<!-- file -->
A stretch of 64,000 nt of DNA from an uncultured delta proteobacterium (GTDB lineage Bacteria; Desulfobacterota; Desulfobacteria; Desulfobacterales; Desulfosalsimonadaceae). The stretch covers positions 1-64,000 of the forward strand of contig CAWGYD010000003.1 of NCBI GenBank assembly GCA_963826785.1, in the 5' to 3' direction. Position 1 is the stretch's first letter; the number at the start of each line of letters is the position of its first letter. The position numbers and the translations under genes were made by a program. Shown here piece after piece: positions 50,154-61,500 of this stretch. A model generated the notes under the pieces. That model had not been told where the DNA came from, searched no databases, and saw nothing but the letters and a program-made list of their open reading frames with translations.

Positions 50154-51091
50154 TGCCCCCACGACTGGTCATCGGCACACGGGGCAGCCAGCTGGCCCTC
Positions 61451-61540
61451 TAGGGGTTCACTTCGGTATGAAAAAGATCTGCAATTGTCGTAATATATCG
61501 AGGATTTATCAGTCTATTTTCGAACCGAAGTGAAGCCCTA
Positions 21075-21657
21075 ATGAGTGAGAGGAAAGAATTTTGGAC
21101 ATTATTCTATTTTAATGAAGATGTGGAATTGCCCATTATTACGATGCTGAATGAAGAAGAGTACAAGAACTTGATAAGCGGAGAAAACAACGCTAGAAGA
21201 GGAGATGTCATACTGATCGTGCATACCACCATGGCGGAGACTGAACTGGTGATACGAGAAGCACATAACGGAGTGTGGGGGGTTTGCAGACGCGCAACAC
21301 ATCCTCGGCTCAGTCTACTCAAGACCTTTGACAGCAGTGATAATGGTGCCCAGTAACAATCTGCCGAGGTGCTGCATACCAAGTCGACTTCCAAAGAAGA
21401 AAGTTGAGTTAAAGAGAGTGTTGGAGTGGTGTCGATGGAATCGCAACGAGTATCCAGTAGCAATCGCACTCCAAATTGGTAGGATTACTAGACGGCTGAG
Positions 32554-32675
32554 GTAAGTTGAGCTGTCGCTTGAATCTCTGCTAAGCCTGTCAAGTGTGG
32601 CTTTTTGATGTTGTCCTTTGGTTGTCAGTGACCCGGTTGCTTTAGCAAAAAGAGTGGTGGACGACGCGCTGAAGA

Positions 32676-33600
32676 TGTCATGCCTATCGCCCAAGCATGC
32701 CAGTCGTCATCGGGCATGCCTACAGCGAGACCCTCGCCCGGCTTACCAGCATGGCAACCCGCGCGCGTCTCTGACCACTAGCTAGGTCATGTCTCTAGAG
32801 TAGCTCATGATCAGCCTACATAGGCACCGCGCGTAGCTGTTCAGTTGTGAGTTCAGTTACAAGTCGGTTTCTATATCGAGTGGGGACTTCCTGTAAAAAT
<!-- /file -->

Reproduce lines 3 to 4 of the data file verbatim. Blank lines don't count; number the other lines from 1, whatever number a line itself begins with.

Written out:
50154 TGCCCCCACGACTGGTCATCGGCACACGGGGCAGCCAGCTGGCCCTC
Positions 61451-61540